[Jesus said] “Now my heart is troubled, and what shall I say? ‘Father, save me from this hour’? No, it was for this very reason I came to this hour. Father, glorify your name!” (John 12:27-28)
When Jesus spoke these words to His disciples, He faced an imminent arrest, show trial, torture, and execution on a cross. Naturally, His heart was greatly disturbed. He confessed in the garden later that He did not want to suffer and die at the hands of men and carry the sins He did not commit, but He was dedicated to His Father and His will.
When faced with His greatest trial Jesus basically said “Should I ask God to save me from this? No. I was made for this hour! God, make yourself famous!” Wow.
How often do we Christians, we supposedly “little Christs”, model this attitude of Christ’s? How often do we set aside our emotions and fears and charge forward saying “Yes Lord! You made me for this moment! I’m ready, do what You must to glorify Yourself!” I know when troubles come my way, this isn’t my attitude very often. When suffering comes, my knees hit the floor and I’m pleading with God to “save me from this hour”.
I’ll give you a clear example. As I write this, the economy is down. Some say we are in a depression. Most of us are tightening the purse-strings, and some of us are living on very little (for Americans). But how many of us consider this time an opportunity? How many will say “Wow, I’ve got a chance to show the world I love Jesus even when I don’t have money. I’d better give like I’ve never given before, because I may not be this poor ever again!”? How many of us instead are begging God for funds, begging Him to lift the crisis so we can get our comfort zone back?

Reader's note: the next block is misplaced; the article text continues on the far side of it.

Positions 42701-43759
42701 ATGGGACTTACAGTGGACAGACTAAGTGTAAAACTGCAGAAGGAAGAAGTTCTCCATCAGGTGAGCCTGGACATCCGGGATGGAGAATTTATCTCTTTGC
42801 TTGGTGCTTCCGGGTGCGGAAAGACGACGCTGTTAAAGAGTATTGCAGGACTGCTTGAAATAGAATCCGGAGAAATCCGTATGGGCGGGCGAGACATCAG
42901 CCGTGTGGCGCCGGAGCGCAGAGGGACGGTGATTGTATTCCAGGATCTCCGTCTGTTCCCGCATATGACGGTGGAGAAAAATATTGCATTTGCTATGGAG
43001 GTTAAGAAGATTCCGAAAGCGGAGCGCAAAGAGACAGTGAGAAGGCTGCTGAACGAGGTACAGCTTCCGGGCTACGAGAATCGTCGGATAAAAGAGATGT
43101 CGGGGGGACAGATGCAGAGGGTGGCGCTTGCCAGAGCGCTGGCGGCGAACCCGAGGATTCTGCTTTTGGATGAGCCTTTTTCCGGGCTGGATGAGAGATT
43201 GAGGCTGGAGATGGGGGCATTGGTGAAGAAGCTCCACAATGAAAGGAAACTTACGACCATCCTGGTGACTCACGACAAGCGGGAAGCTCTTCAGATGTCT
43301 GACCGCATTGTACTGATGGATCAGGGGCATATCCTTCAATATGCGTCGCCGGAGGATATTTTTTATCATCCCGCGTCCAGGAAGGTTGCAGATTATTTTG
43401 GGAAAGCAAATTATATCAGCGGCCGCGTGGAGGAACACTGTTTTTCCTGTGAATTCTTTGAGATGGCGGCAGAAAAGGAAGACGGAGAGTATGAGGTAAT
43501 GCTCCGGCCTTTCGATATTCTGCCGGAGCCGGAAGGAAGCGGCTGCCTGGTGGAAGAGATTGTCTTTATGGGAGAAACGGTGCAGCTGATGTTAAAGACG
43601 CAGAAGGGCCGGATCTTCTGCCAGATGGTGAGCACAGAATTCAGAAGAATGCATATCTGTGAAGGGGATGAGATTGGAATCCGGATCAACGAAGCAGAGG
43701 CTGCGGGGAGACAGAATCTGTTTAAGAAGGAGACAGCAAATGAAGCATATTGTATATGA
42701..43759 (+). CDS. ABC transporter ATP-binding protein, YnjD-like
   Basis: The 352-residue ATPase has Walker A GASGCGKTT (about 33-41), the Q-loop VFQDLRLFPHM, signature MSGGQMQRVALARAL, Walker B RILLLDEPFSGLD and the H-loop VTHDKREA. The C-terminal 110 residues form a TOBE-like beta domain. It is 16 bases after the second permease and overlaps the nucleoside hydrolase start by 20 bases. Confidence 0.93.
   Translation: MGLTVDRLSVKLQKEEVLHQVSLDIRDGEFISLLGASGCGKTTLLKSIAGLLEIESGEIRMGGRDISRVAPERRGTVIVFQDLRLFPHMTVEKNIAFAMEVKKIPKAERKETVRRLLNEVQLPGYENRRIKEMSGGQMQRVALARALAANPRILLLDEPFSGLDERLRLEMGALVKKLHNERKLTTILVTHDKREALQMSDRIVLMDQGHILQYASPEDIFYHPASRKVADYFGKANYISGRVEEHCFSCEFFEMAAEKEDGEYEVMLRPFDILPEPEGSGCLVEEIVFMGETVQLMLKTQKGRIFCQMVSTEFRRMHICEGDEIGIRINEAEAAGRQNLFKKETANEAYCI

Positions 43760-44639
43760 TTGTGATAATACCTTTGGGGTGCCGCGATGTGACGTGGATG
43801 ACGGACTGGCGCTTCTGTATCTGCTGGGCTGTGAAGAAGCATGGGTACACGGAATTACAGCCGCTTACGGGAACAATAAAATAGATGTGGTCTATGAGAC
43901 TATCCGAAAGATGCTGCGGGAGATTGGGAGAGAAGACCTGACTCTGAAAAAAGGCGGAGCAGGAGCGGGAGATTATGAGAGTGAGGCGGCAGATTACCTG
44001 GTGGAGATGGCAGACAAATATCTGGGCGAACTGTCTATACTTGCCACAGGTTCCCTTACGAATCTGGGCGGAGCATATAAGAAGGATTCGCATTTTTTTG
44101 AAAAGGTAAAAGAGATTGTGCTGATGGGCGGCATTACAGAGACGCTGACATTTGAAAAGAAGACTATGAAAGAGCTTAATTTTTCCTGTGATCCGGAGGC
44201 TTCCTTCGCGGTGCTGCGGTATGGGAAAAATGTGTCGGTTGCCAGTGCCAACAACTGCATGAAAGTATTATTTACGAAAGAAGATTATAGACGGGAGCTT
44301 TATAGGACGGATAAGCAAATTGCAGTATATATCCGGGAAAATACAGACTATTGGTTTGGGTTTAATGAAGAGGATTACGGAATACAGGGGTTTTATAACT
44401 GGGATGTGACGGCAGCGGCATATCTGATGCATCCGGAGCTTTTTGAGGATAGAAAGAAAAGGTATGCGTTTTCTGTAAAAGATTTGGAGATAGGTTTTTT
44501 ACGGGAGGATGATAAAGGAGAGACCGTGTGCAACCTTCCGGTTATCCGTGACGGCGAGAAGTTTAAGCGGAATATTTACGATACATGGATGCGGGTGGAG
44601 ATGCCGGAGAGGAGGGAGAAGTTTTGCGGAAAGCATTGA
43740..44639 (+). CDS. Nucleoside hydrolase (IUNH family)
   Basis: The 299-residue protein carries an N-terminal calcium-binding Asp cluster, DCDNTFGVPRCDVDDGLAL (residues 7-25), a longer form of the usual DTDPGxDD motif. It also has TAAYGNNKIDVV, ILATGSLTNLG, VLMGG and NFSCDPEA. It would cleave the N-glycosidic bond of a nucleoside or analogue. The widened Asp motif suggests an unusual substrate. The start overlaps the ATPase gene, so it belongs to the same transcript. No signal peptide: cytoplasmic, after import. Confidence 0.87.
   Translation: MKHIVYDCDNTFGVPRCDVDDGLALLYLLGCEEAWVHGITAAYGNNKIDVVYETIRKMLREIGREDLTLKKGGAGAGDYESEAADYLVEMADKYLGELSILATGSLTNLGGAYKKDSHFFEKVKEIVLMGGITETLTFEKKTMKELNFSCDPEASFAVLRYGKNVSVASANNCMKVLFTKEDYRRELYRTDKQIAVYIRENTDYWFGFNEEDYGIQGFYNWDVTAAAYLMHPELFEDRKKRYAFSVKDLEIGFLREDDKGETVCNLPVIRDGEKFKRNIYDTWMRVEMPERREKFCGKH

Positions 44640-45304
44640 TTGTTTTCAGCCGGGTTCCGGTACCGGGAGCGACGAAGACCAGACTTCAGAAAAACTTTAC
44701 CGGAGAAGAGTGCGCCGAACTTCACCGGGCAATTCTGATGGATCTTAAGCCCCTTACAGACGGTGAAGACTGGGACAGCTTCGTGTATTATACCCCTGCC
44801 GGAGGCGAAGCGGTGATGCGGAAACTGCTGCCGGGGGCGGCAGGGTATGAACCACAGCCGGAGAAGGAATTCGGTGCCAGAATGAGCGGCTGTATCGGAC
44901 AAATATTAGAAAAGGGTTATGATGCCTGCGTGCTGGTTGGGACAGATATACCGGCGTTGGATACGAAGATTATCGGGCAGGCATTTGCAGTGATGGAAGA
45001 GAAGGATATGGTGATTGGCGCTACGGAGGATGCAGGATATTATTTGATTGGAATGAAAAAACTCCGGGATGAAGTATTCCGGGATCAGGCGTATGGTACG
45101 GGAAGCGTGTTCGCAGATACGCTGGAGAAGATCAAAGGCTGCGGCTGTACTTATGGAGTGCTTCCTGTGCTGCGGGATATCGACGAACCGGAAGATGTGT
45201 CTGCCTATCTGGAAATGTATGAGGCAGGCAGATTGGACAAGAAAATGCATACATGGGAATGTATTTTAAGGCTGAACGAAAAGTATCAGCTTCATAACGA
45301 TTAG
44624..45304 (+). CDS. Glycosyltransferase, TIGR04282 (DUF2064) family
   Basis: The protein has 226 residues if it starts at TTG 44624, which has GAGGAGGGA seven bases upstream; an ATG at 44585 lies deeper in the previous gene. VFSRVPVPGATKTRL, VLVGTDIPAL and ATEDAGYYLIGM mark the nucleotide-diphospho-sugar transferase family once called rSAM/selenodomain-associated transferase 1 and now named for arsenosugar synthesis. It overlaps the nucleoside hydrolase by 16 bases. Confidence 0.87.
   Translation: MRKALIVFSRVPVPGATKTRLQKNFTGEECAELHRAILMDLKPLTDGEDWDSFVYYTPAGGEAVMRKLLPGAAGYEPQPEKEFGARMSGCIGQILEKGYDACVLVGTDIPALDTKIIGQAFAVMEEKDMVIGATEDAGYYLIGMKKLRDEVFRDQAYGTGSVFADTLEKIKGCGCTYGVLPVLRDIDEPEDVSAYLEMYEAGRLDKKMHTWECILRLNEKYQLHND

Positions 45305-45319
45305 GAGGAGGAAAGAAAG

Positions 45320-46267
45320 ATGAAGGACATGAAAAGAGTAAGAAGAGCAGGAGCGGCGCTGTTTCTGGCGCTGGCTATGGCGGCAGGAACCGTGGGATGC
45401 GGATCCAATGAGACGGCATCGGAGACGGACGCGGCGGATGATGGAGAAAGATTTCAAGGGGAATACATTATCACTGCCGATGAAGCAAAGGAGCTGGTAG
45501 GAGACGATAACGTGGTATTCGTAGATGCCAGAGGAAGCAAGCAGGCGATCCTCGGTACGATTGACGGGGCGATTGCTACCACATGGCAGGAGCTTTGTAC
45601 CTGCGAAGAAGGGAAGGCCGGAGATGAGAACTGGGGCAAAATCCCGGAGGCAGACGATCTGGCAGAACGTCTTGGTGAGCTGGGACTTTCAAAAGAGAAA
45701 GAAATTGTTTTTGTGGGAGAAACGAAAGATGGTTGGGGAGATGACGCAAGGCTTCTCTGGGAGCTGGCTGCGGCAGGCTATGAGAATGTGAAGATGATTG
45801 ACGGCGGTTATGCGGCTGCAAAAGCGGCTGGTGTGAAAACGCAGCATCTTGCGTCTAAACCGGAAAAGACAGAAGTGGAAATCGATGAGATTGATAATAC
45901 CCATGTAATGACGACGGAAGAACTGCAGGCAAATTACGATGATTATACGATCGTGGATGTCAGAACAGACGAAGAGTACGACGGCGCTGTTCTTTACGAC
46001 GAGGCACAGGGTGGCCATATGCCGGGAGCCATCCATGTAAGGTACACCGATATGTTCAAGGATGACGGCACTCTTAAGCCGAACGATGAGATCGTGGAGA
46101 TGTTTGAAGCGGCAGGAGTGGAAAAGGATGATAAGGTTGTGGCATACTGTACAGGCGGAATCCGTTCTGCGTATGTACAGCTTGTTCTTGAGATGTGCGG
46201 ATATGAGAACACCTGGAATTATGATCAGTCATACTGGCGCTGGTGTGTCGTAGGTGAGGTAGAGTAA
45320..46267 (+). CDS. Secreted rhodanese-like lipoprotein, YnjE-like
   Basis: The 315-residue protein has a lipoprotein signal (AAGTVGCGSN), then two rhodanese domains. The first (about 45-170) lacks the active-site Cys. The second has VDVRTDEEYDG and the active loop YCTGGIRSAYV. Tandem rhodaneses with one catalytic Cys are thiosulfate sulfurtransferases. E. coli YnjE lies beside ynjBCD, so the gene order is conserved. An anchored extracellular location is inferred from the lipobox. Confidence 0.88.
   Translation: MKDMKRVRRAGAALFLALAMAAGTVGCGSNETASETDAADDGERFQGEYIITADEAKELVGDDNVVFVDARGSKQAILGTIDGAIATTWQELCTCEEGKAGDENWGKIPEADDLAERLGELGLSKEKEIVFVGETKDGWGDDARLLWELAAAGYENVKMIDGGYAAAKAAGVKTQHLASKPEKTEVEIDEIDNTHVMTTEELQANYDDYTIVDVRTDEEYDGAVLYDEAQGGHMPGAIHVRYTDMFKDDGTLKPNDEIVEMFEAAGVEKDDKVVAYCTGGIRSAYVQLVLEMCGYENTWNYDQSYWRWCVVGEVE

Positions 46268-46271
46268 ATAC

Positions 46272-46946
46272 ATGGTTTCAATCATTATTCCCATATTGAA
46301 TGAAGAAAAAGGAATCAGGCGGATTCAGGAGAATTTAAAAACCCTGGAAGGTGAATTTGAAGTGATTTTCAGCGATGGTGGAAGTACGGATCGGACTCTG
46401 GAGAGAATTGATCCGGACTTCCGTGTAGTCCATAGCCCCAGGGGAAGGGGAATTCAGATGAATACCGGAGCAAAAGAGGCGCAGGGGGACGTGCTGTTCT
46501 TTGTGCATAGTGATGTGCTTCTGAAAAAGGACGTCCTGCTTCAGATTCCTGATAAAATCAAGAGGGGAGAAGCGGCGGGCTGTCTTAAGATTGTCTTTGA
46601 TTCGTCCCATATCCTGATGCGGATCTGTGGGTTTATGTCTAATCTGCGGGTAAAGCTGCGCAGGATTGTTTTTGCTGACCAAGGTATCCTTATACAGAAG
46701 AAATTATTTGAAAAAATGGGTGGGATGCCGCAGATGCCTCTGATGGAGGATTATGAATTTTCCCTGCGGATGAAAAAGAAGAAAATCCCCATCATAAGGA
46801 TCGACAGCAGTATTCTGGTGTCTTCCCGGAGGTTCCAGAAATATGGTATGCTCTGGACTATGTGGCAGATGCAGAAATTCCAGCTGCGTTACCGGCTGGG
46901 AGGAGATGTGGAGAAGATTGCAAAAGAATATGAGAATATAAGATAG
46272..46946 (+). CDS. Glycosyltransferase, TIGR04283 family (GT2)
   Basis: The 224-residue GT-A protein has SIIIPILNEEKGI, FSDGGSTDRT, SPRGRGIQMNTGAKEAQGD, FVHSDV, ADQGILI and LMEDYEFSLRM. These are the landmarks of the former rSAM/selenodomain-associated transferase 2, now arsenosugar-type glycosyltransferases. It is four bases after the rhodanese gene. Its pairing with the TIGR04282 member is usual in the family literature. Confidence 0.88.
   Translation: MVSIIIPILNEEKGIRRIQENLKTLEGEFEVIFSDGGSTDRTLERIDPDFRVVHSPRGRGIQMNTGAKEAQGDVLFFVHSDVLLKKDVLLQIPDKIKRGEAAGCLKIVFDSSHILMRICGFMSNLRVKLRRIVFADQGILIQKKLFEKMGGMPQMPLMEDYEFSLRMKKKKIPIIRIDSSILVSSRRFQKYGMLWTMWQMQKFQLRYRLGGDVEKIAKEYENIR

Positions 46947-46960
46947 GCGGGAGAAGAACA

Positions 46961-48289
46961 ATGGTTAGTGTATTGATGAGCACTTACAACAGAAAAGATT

The Word tells us to “Consider it pure joy, my brothers, whenever you face trials of many kinds, because you know that the testing of your faith develops perseverance.” (James 1:2-3) We often wonder how to see this as “joy” since by definition trials and sufferings are not pleasant things. Trials and sufferings are not fun, but they are what Christians were made for. Jesus told us that “No servant is greater than his master. If they persecuted me, they will persecute you also.” (John 15:20) If we want to be resurrected with Christ and live forever with Him, then we must also live and walk like Him, and endure all kinds of hardships. “Whoever claims to live in him must walk as Jesus did.” (1 John 2:6)
Too often we Christians mourn our situation and cry out to God for deliverance, when we should stand up and shout with joy because our time has come to walk in the Spirit and show the world Christ despite the hardships and suffering. Our greatest trial, our deepest suffering can be our finest hour as a Christian if we choose to act like Christ. It’s noble, it’s heroic, but above all, it’s Christ-like, and one of the keys to living the “abundant life” Christ promised us all.